Have you ever thought about reducing your salt intake or the impact that too much salt may be having on your health? Most of us consume too much salt – or sodium – in our diets. But why is that an issue? Eating too much salt can cause high blood pressure and lead to other health problems like increasing your risk of stroke, heart failure, osteoporosis, stomach cancer and kidney disease.
The fact is, there is a lot of hidden sodium in many of the foods we eat on a daily basis, and often where we least expect it. Some of the biggest culprits include purchased soups, frozen meals, processed meats, cheese, breads and cereals. So what can you do about it?
As part of National Nutrition Month and Salt Awareness Week, we take a closer look at how much salt we actually need on a daily basis, and how you can go about reducing your salt intake so that it doesn’t exceed it.
How much salt?
Even though salt contains some very important minerals that the body needs, as with everything it’s all about moderation.
Try to limit sodium intake to 1,500 to 2,300 mg per day, the equivalent of one teaspoon of salt, which is enough for the important role is plays in our bodies regulating blood pressure, acid-base balance, and within the nervous system and muscle tissues.
The bottom line is that excessive consumption in the long term can undermine the beneficial role salt has to play in our bodies.
Tips for reducing salt intake in your diet
Here we share some simple tips for reducing salt in your diet to ensure that your consumption falls within the daily recommended amount:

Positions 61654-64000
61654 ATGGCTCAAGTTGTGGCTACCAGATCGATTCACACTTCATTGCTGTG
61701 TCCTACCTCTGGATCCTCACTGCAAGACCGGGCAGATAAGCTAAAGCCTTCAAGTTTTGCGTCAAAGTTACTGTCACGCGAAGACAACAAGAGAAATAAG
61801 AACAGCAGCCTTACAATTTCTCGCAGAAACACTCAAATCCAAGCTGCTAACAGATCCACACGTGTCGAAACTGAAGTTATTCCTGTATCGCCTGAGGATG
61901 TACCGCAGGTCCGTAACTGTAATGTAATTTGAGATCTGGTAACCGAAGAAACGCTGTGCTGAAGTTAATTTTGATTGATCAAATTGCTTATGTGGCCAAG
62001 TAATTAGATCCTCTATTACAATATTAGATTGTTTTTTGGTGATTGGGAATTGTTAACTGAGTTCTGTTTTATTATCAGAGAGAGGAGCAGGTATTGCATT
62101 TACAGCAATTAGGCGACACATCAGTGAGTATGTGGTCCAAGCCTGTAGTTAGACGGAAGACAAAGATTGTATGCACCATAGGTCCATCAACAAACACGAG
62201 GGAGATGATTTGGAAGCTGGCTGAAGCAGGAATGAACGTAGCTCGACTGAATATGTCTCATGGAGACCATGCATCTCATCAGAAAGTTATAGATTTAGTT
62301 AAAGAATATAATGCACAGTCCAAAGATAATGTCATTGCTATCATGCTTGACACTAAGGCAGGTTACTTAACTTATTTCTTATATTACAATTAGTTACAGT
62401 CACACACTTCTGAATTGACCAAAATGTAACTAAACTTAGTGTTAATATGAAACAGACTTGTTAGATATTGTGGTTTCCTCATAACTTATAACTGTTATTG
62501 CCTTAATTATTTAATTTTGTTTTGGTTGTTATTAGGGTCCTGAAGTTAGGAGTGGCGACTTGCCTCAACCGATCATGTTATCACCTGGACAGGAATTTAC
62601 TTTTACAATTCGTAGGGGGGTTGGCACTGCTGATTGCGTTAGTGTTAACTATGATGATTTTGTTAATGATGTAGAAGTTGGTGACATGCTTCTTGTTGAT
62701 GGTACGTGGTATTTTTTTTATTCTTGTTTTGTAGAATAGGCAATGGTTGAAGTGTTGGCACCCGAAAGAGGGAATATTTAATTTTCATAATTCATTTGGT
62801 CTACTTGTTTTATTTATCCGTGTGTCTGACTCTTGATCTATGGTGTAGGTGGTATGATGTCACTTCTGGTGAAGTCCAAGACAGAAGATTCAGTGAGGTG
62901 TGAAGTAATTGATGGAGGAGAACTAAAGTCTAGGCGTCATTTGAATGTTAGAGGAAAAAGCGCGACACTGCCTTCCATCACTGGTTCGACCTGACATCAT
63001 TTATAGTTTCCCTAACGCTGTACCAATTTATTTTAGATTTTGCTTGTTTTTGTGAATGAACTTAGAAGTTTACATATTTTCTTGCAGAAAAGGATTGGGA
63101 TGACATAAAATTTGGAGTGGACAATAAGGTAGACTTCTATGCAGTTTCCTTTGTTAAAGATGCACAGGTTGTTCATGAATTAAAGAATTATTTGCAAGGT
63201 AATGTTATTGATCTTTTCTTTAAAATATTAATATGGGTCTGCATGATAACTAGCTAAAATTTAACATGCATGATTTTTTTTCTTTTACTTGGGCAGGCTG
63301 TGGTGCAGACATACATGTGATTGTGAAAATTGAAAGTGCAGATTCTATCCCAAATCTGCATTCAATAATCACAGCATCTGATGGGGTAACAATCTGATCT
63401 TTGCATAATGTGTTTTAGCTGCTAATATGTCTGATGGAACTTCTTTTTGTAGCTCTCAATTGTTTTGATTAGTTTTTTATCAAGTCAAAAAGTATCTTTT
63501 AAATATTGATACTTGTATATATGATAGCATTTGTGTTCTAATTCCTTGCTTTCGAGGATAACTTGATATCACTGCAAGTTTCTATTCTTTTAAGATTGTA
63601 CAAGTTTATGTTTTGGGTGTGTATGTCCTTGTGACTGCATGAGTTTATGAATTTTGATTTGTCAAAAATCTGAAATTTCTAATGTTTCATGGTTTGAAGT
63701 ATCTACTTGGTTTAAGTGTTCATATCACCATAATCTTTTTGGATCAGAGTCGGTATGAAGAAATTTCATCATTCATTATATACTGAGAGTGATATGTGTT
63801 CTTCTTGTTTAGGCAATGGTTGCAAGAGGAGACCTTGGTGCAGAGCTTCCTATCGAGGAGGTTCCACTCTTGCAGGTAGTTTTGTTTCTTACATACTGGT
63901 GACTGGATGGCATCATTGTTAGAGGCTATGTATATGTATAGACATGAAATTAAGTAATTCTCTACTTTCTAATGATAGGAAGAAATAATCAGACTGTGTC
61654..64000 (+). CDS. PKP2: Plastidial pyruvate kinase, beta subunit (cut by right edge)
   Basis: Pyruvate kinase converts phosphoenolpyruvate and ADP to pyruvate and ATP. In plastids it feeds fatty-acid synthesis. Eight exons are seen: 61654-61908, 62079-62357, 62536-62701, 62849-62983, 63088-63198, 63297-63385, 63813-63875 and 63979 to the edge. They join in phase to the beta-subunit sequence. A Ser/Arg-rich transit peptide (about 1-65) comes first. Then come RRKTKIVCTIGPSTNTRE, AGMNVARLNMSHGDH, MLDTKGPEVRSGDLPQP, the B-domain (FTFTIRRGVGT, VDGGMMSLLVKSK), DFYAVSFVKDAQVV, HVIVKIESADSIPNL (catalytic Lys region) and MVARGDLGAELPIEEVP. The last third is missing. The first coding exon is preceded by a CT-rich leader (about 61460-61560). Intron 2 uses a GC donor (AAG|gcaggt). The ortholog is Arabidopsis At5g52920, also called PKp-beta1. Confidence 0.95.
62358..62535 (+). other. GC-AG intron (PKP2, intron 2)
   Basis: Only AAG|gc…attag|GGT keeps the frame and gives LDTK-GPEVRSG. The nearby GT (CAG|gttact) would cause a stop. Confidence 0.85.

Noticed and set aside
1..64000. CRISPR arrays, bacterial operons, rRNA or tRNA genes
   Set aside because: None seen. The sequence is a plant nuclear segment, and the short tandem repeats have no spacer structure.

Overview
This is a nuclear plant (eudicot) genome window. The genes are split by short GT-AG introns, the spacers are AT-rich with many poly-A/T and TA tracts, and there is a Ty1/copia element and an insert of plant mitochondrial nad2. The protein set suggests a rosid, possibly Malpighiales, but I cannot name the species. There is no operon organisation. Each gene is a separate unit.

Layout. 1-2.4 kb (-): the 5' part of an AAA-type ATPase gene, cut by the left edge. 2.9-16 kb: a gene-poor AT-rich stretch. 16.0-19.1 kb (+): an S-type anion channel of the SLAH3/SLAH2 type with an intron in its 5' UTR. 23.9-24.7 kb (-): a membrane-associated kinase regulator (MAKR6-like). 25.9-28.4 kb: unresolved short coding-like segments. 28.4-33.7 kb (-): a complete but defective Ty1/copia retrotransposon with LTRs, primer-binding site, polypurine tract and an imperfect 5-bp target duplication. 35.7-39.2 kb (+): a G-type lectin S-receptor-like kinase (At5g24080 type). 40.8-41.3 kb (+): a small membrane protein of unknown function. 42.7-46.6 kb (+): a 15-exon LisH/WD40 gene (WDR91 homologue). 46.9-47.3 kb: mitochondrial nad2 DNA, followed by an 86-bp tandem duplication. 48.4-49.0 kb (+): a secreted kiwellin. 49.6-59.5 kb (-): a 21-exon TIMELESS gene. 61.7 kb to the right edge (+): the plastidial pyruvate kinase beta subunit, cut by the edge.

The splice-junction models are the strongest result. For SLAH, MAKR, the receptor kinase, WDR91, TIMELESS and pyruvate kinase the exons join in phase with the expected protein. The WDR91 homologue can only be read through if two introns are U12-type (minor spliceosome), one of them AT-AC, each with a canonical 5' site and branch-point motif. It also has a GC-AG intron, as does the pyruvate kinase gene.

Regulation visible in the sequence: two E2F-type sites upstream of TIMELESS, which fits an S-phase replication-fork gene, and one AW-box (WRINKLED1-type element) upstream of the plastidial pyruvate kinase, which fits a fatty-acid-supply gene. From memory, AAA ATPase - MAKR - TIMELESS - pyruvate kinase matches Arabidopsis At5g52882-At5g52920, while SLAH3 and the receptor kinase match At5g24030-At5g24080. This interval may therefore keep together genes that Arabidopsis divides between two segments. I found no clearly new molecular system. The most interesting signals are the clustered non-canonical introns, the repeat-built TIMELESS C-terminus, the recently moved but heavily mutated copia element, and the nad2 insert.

· Avoid processed or pre-packaged foods. As mentioned above, processed foods like canned soups or frozen dinners contain hidden sodium that quickly surpasses the recommended limit.
· With that said, always read the labels of packaged food. Be mindful of the fact that labels on packaged foods bought at the supermarket usually indicate the amount of sodium – not salt – so that’s what you need to look out for. So for example, 1g sodium = 2.5g salt. You can multiply the sodium value by 2.5 to work out how much salt a food contains. Choose low-salt or reduced-sodium products, including breakfast cereals.
· Be careful when eating out. Most restaurant and fast food meals are loaded with sodium. Some offer lower-sodium choices or you can ask for your meal to be made without salt. Most gravy and sauces are loaded with salt, so ask for it to be served on the side.
· Cut back on salty snacks such as potato chips, nuts, and pretzels. Opt for fresh or frozen vegetables instead of canned vegetables instead.
· Slowly reduce the salt in your diet to give your taste buds time to adjust. Do not add salt to food without tasting and keep the salt shaker off the table to avoid bad salt habits. When cooking use spices, onion, garlic and pepper to make your food more flavourful instead.
We hope you found these tips for reducing your salt intake for Salt Awareness Week useful. For more information about how our nutrition workshops can support your employees, get in touch at firstname.lastname@example.org